Paul Dini has written for animated television series, films, and comic books for more than two decades. He is especially known among comic aficionados for his contributions to television's animated Batman series beginning in the early 1990s and for writing DC Comics publications about the caped superhero. He also wrote about the mythical Batman in a futuristic setting for the Batman Beyond television series. In an interview on the Critical Eye Web site, Dini explained his career to Emru Townsend this way: "Well, I loved cartoons, I loved writing, I loved acting, I loved any sort of bizarre, goofy entertainment like that. I loved comic books … so basically I was devoting a lot of time towards things that would guarantee me a life of abject poverty. By luck, I was able to combine those things into a career choice, and use that to work in animation, first as a writer, then as a producer."
Dini began his career as a freelancer and then worked for George Lucas of Star Wars fame on the animated television shows Ewok and Droids. This work led to two illustrated publications, The Red Ghost: An Ewok Adventure and The Shadow Stone: An Ewok Adventure, both of which were based on story ideas by Dini. In addition to his extensive scripting for animated television shows and movies, Dini began writing for comic books at the request of DC Comics, which wanted him to extend his Batman television work with artist Bruce Timm to the comic book or graphic novel format. The Batman Adventures: Dangerous Dames and Demons collects many of the comic-book collaborations between Dini and Timm in one volume and features villains such as Roxy Rocket, Poison Ivy, and the Scarecrow. In one episode, Batman sets out to stop a host of demons who want to take over the world. Dini also tells the story of Harley Quinn, a character he created for the television series. In the tale "Mad Love," Dini tells how Quinn, the Joker's psychiatrist, ends up becoming the evildoer's girlfriend and partner in crime as she dresses in a harlequin costume and nearly brings about the fall of Batman. A Publishers Weekly contributor called "Mad Love" the "book's best, creating an entire history of romance and psychiatry for the Joker, as well as an inspired trap for Batman." Steve Raiteri expressed a similar view in Library Journal, noting that "'Mad Love' itself is a surprisingly deep and tragic tale of obsessive love." Gordon Flagg, writing in Booklist, thought that overall "these tales are better plotted than most of the 'serious' Batman titles" and added that "the stories effectively show how malleable an iconic character like Batman can be."
Dini has also written screenplays and comics for other superheroes, including Superman and the Justice League of America (JLA), which represents a banding together of several superheroes, including Superman, Batman, Wonder Woman, the Green Lantern, and others. In JLA: Secret Origins, Dini provides information on the various superheroes' origins and, as noted by a Publishers Weekly contributor, "Condenses masses of trivia about each character into two-page spreads, while finding a distinctive voice for each one." The reviewer went on to note, "Most mainstream comics readers will crave this book." In JLA: Liberty and Justice the superheroes battle a threat from outer space in the form of an alien virus that threatens to wipe out Earth. In addition to trying to find a way to stop the disease's spread, the JLA must also deal with a panic-stricken populace who begin to riot. A PublishersWeekly contributor called the comic a "solid, entertaining story that will be particularly welcoming to newer readers." Raiteri, once again writing in Library Journal, noted that the comic was "a most impressive end to the series."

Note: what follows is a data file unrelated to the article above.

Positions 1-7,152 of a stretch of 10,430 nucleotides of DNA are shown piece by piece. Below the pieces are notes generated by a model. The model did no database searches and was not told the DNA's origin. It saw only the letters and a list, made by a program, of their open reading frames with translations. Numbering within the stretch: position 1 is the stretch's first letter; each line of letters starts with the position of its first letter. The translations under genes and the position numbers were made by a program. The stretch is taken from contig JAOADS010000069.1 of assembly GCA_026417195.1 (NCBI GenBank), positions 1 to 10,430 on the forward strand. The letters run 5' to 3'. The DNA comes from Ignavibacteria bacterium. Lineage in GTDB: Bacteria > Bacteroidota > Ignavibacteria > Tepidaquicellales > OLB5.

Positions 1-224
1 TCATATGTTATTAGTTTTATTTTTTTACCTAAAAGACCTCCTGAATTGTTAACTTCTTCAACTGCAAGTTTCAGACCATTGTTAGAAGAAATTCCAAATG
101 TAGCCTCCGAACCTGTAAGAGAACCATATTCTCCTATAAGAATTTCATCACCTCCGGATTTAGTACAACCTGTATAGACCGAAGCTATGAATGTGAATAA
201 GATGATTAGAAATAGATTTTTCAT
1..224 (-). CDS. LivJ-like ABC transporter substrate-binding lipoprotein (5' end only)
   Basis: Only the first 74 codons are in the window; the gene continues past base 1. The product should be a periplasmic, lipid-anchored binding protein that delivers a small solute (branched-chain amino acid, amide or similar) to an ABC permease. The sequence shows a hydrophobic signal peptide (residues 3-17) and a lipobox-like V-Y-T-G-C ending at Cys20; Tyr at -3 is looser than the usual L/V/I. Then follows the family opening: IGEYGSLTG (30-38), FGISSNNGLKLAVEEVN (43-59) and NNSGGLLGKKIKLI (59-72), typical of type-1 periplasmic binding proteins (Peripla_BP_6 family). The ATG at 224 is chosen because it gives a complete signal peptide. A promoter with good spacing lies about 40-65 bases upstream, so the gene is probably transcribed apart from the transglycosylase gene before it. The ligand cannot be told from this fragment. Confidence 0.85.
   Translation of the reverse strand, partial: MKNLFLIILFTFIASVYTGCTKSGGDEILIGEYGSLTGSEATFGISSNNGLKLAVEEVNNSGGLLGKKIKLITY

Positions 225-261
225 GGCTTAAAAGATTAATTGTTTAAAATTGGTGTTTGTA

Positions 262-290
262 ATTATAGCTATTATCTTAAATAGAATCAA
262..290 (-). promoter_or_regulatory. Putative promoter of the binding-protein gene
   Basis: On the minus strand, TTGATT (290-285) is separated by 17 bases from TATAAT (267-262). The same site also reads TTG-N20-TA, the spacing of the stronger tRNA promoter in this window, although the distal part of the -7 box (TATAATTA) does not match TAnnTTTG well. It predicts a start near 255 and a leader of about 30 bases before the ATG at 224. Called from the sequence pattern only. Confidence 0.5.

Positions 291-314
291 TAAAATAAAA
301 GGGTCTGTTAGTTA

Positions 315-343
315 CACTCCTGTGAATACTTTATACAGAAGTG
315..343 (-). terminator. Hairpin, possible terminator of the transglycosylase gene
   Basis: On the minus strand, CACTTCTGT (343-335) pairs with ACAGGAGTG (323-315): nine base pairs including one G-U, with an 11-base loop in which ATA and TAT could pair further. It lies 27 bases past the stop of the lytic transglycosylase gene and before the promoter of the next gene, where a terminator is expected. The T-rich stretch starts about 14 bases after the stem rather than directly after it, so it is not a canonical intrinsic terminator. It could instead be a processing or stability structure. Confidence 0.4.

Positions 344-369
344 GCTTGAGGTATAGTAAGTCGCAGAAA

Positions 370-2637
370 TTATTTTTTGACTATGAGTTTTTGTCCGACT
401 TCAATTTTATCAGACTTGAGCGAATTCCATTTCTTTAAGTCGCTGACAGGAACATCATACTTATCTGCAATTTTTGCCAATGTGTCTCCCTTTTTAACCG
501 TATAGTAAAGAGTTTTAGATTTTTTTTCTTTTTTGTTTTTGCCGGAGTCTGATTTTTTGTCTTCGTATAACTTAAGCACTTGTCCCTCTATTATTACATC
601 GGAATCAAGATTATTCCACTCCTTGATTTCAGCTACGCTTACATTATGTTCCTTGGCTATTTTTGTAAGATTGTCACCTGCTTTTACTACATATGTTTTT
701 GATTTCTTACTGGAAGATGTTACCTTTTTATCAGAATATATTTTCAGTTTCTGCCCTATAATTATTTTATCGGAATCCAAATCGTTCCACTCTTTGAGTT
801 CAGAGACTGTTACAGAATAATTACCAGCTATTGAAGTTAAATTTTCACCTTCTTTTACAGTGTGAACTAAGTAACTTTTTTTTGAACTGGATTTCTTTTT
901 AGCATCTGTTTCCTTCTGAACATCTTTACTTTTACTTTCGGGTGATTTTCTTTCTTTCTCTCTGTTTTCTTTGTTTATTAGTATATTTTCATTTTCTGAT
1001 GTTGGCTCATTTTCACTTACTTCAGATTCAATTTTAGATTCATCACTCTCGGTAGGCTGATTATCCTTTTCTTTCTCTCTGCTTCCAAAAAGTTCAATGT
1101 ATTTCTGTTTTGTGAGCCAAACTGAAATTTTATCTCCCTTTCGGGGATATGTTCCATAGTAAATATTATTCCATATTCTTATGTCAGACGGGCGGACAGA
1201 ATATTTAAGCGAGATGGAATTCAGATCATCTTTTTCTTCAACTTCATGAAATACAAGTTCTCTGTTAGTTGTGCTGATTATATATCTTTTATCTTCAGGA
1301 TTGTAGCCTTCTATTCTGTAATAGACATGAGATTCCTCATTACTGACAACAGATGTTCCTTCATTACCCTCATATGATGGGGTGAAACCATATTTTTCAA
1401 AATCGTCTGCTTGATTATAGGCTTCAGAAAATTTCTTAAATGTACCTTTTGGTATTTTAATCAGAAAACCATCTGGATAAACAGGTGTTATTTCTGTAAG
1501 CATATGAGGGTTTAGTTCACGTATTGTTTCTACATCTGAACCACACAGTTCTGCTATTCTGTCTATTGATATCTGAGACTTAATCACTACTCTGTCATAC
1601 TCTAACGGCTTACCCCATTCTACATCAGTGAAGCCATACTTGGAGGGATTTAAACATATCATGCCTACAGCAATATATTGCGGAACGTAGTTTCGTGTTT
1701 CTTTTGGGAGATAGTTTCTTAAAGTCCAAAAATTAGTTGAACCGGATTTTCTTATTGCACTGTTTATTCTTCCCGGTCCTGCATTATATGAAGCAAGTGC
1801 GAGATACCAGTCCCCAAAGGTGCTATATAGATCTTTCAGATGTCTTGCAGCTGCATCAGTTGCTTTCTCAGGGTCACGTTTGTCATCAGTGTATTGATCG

In an interview with Jayme Lynn Blaschke on the Revolution Science Fiction Web site, Dini commented on the differences writing for animation versus comics. He noted, "I change some things. I call a lot of shots in both, pretty much the same in comics as I would in an animated script." He also told Ben Fritz in an interview in Daily Variety, "I grew up loving comics as much as animation and being in both side by side, is just ideal."
BIOGRAPHICAL AND CRITICAL SOURCES:
Booklist, September 1, 2003, Gordon Flagg, review of The Batman Adventures: Dangerous Dames and Demons, p. 112.
Daily Variety, May 9, 2003, Marc Graser, "Holiday Tale 'Jingle Belle' Set to Ring at Revolution," p. 3; July 17, 2003, Ben Fritz, "Comic-Con Characters: Paul Dini."
Library Journal, March 1, 2003, Steve Raiteri, review of JLA: Secret Origins, p. 74; September 1, 2003, Steve Raiteri, review of The Batman Adventures: Dangerous Dames & Demons, p. 140; May 1, 2004, Steve Raiteri, review of JLA: Liberty and Justice, p. 92.
Publishers Weekly, June 9, 2003, review of JLA: Secret Origins, p. 38; August 11, 2003, review of The Batman Adventures: Dangerous Dames & Demons, p. 258; February 23, 2004, review of JLA: Liberty and Justice, p. 53.
Critical Eye Web site,http://purpleplanetmedia.com/eye/inte/pdini.shtml (November 4, 2004), Emru Townsend, interview with Dini.
Revolution Science Fiction Web site,http://www.revolutionsf.com/ (August 14, 2004), Jayme Lynn Blaschke, interview with Dini.*